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DOD attacks rising pharmacy costs

FALLS CHURCH, Va. (AFPN) -- In the first year since the Department of Defense began using the uniform formulary process to review and classify prescription drugs, $500 million has been saved.

In addition, the Pharmacy Data Transaction Service, or PDTS, has avoided more than 171,000 potentially life-threatening drug interactions since 2001, said Dr. William Winkenwerder Jr., assistant secretary of defense for health affairs.

“More than 2.1 million prescriptions are filled in the military health system during a typical week,” Dr. Winkenwerder said. “Since we began using the pharmacy uniform formulary last year, we have been able to move forward rapidly to make prudent decisions that protect our beneficiaries’ health and at the same time save costs.”

The uniform formulary established a process that places prescription drugs into one of three cost-share tiers, based upon their relative clinical and cost effectiveness.

“These pharmacy decisions reflect our strong interest in seeing that our beneficiaries get the medications they need,” Dr. Winkenwerder said. “It is our goal to ensure that the best balance of efficacy and cost effectiveness is accomplished.”

The DOD Pharmacy and Therapeutics Committee meets quarterly to recommend medications for placement on the uniform formulary or to be non-formulary. The group is made up of physicians and pharmacists, representatives from the military services, the Department of Veterans Affairs and the Coast Guard. Their recommendations are vetted with a Beneficiary Advisory Panel, whose membership includes representatives of active duty families and retirees, civilian health care professionals and TRICARE contractors.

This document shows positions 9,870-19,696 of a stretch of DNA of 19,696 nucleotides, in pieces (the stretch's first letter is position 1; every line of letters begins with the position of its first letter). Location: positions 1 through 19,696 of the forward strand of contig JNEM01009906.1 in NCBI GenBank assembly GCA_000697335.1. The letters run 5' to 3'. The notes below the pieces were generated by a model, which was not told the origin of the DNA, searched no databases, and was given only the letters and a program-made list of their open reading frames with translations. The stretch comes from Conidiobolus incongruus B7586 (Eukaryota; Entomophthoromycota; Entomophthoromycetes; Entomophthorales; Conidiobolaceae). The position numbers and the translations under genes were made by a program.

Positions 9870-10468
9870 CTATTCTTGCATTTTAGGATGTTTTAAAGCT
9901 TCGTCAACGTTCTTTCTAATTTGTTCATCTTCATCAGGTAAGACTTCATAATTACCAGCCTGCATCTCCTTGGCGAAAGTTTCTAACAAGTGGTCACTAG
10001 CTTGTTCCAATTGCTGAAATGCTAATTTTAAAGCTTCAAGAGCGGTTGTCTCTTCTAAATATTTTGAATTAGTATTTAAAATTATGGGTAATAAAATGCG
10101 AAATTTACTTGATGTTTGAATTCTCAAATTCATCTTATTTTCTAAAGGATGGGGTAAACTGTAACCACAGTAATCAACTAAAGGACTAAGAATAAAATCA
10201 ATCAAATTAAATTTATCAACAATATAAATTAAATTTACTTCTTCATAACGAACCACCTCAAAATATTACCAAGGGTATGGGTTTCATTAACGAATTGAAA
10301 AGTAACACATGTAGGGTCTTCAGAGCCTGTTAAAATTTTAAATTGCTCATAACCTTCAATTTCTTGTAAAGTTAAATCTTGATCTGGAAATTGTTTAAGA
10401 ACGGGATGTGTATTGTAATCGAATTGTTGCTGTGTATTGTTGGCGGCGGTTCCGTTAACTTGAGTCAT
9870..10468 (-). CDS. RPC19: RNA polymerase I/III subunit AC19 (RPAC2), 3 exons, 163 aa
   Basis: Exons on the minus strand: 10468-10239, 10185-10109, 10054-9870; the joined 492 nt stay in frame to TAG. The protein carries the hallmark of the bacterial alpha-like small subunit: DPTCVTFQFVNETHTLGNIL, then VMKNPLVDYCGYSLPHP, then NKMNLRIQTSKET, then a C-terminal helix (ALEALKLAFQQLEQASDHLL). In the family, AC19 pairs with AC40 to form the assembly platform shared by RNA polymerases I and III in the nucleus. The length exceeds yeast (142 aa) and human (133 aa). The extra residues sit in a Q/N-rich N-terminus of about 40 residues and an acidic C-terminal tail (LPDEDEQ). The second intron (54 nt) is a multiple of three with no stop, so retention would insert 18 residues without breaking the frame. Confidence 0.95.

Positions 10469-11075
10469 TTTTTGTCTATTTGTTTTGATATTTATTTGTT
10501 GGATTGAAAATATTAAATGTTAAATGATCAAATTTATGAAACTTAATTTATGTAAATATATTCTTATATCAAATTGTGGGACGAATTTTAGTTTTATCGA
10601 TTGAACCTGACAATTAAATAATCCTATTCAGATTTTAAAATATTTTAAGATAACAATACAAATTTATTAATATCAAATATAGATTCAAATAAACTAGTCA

The uniform formulary is just one of several measures that DOD has implemented over the past five years to enhance quality and reduce costs, said Capt. Tom McGinnis, TRICARE chief pharmaceutical officer.

“Savings have also come from DOD and VA pursuing joint contracts for our pharmacy programs. In fiscal 2007, it is estimated that we will save nearly $200 million alone by using joint national contracts,” he said.

Beneficiaries are also being encouraged to use the TRICARE mail order pharmacy program for maintenance medications to save money and for convenience.

“Mail order is a win-win because it reduces the department’s costs dramatically, while offering maintenance medications to our beneficiaries for reductions from what they are paying to the retailers,” Dr. Winkenwerder said.

“The program is perfectly safe and convenient and the prescriptions are delivered directly to your home,” Captain McGinnis said. The department is launching a marketing campaign to encourage more TRICARE beneficiaries to use mail order.

“Beneficiaries can access a registered pharmacist at any time via a toll-free number to answer any questions they have about their prescriptions,” he said.

Since 2001, DOD's software program for physicians and pharmacists called PDTS has improved the quality of DOD prescription services and enhanced patient safety by reducing the likelihood of adverse drug interactions and duplicate treatments.

With each new or refill prescription, a screen automatically checks the prescription against the beneficiary’s complete medication history before it is dispensed. This transparent online activity occurs in the background for health care providers.

“PDTS has resulted in much higher quality medical care, not only for DOD beneficiaries, but for many other Americans as well,” Captain McGinnis said. “PDTS is the first data system to centralize such information and make it available through the entire community of TRICARE providers.”

This initiative prompted civilian medical facilities and pharmacies nationwide to use adverse event screening software.

“For the military health system, it has reduced fraud and abuse, created better management reporting, saved money through the avoidance of adverse events because they cost money to treat -- and most important, PDTS has increased patient safety,” Captain McGinnis said.

DOD is planning to implement other initiatives to manage costs of the pharmacy benefit so that it can be sustained. In February, the department rolled out some modest pharmacy cost-share increases.

“There will be no fee changes whatsoever for the active duty service member,” Dr. Winkenwerder said. “For all other beneficiaries, including those aged 65 and over, there will be no pharmaceutical co-pays in military clinics and zero co-pays for mail order generic medications. However, there will be increases in retail pharmacy co-pays and higher co-pays for a few non-covered medications.”

For more information on the Uniform Formulary, visit TRICARE’s Web site at www.tricare.osd.mil/pharmacy/unif_form.cfm.

(Courtesy of TRICARE News Service)